Sunday, 9 February 2014


So, fantasising about a bigger house, I started browsing Prime Location.  Tragically, it transpires that I can't yet quite afford a white stuccoed number in Maida Vale.  In fact, it seems I can't afford an actual house anywhere I think I want to live (remembering I am spoilt from years of living in Kensington followed by Chelsea followed by Notting Hill) and so we are destined to remain in our tiny flat forever.

No matter.  I discovered The Great Interior Design Challenge, and have convinced myself that, given three days, I could totally transform our house.  I have become obsessed with wallpaper, you see, and figure that if we're going to be here for a while (or at least until I've made enough for a little mews house nearby, a snip at around £3million) I may as well carry out my design dreams within our present abode - there's no point in mood boards featuring Hermes wallpaper for a dining room that I might never have. (Although I will have it, one day.  It is as certain as eggs are eggs.)

First up, my bedroom.  It's currently painted pale pink, with a pink and green quilt and a vintage pink and yellow and white Welsh blanket, the curtains are blue and pink with ornamental pheasants (I love them, my mother just produced them from a box when I explained I needed some) and there's something of a wealth of cushions:  Chelsea Textiles, Yastik pink and green ikat spots, Neisha Crosland pineapples on a lemon curd background, not to mention the most beautiful bedside lamp in the world by Cressida Bell.  This is a very longwinded way of explaining that there is already quite a lot of pattern - but there are two plain cream jacquard bedroom armchairs should one's eye need a rest, and anyway it's me who spends the most amount of time in my bedroom and I love pattern, so I'm tossing up between the following:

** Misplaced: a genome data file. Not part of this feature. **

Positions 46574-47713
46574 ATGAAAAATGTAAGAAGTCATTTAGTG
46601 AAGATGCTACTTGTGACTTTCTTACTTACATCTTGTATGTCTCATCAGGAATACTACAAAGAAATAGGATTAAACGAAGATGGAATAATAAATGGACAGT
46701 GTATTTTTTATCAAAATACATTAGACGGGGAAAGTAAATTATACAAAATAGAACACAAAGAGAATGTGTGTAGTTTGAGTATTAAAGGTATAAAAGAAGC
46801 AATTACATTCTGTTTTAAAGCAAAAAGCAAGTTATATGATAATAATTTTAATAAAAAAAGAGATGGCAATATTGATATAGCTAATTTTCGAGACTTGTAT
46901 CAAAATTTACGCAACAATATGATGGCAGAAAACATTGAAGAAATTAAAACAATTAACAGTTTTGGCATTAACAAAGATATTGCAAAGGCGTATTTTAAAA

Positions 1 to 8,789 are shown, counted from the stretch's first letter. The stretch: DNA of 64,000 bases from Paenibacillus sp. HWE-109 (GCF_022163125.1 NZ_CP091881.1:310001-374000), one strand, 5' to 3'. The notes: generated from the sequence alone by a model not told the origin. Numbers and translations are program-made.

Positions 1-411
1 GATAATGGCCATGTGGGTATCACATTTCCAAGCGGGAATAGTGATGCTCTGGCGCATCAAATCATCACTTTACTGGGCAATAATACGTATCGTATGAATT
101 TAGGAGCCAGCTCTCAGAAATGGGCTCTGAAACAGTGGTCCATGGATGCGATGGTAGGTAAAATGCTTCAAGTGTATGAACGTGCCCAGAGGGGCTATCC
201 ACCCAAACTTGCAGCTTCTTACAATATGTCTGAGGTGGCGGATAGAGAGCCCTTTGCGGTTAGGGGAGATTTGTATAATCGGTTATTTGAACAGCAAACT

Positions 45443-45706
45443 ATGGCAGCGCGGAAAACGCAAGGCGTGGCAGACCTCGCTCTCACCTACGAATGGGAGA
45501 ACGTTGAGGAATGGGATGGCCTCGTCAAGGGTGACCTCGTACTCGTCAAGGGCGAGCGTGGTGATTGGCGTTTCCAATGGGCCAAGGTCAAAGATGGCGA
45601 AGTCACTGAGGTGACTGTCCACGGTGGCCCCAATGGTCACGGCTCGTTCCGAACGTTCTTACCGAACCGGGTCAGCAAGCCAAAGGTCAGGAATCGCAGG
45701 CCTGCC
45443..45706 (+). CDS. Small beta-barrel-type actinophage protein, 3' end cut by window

Colefax & Fowler, Alderney.  I love it.  Love it. 

Barneby Gates, Honey Bees.  I also love this, but the more I think about it the more I think I'll save it for a spare bedroom in a future house - there's a fabric that matches, so I could do curtains and valances in the same, and even, maybe, explore the possibility of a tented room? (I've always wanted a tented room.)

This is one of the bedrooms at Kingston Lacey.  Now try and tell me that you wouldn't also like a tented bedroom.

But back to my house:  the children's bedroom is simple, and actually there isn't too much pattern going on in there, except for their own Chelsea Textiles cushions of course, and a blue and white dhurrie and the tent I made Sholto that matches his quilt and some other cushions (positively restrained, see?!), and would potentially come down to budget:

Either Celia Birtwell, Beasties

Or Brunschwig et Fils, Bengali, in Periwinkle (I've got a feeling Celia might be cheaper . . .  But oh my goodness I love it.  It's definitely got to find somewhere to live in the next house.)

The bathroom is more complex, because we half got around to doing it up last year in shades of grey, pink and white, with an amazing Neisha Crosland floor - seriously, if anyone is looking for tiling, stop spending hours going backwards and forwards from Fired Earth with different samples, and go to John Lewis and buy these:

They're both insanely practical, and genuinely not even a bit bankrupting.  

But the walls are still just painted (except the ones that are tiled in totally plain white matt tiles from the aforementioned Fired Earth), and now I either want to give it the Hermes treatment (in the absence of a dining room) or this: